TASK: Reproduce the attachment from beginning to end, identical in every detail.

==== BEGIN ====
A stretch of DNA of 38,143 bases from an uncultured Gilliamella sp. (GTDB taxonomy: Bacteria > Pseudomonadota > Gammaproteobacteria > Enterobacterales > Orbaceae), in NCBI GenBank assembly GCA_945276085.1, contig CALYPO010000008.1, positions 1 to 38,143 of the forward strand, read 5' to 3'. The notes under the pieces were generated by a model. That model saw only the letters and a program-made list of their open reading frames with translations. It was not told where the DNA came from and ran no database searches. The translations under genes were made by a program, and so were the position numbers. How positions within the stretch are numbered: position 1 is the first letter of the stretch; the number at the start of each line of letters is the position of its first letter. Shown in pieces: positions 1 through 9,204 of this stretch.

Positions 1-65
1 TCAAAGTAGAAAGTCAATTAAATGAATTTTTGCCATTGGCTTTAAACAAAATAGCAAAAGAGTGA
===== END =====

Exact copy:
A stretch of DNA of 38,143 bases from an uncultured Gilliamella sp. (GTDB taxonomy: Bacteria > Pseudomonadota > Gammaproteobacteria > Enterobacterales > Orbaceae), in NCBI GenBank assembly GCA_945276085.1, contig CALYPO010000008.1, positions 1 to 38,143 of the forward strand, read 5' to 3'. The notes under the pieces were generated by a model. That model saw only the letters and a program-made list of their open reading frames with translations. It was not told where the DNA came from and ran no database searches. The translations under genes were made by a program, and so were the position numbers. How positions within the stretch are numbered: position 1 is the first letter of the stretch; the number at the start of each line of letters is the position of its first letter. Shown in pieces: positions 1 through 9,204 of this stretch.

Positions 1-65
1 TCAAAGTAGAAAGTCAATTAAATGAATTTTTGCCATTGGCTTTAAACAAAATAGCAAAAGAGTGA